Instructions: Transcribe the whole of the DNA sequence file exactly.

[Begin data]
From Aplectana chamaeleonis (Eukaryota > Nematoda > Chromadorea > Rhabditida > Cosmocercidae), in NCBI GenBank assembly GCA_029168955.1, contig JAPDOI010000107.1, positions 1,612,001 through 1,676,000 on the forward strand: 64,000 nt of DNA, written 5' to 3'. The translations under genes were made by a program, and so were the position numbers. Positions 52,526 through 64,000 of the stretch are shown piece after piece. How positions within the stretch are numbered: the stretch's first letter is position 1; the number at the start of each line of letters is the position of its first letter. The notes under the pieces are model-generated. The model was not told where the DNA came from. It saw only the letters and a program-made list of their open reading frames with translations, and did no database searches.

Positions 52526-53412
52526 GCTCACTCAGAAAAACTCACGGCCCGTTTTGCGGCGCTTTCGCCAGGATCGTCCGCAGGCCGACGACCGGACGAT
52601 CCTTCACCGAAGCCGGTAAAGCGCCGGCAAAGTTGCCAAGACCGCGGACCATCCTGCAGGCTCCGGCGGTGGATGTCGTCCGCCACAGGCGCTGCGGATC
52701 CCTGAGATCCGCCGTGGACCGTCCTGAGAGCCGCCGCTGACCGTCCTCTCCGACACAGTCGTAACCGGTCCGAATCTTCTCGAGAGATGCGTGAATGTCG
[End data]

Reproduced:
From Aplectana chamaeleonis (Eukaryota > Nematoda > Chromadorea > Rhabditida > Cosmocercidae), in NCBI GenBank assembly GCA_029168955.1, contig JAPDOI010000107.1, positions 1,612,001 through 1,676,000 on the forward strand: 64,000 nt of DNA, written 5' to 3'. The translations under genes were made by a program, and so were the position numbers. Positions 52,526 through 64,000 of the stretch are shown piece after piece. How positions within the stretch are numbered: the stretch's first letter is position 1; the number at the start of each line of letters is the position of its first letter. The notes under the pieces are model-generated. The model was not told where the DNA came from. It saw only the letters and a program-made list of their open reading frames with translations, and did no database searches.

Positions 52526-53412
52526 GCTCACTCAGAAAAACTCACGGCCCGTTTTGCGGCGCTTTCGCCAGGATCGTCCGCAGGCCGACGACCGGACGAT
52601 CCTTCACCGAAGCCGGTAAAGCGCCGGCAAAGTTGCCAAGACCGCGGACCATCCTGCAGGCTCCGGCGGTGGATGTCGTCCGCCACAGGCGCTGCGGATC
52701 CCTGAGATCCGCCGTGGACCGTCCTGAGAGCCGCCGCTGACCGTCCTCTCCGACACAGTCGTAACCGGTCCGAATCTTCTCGAGAGATGCGTGAATGTCG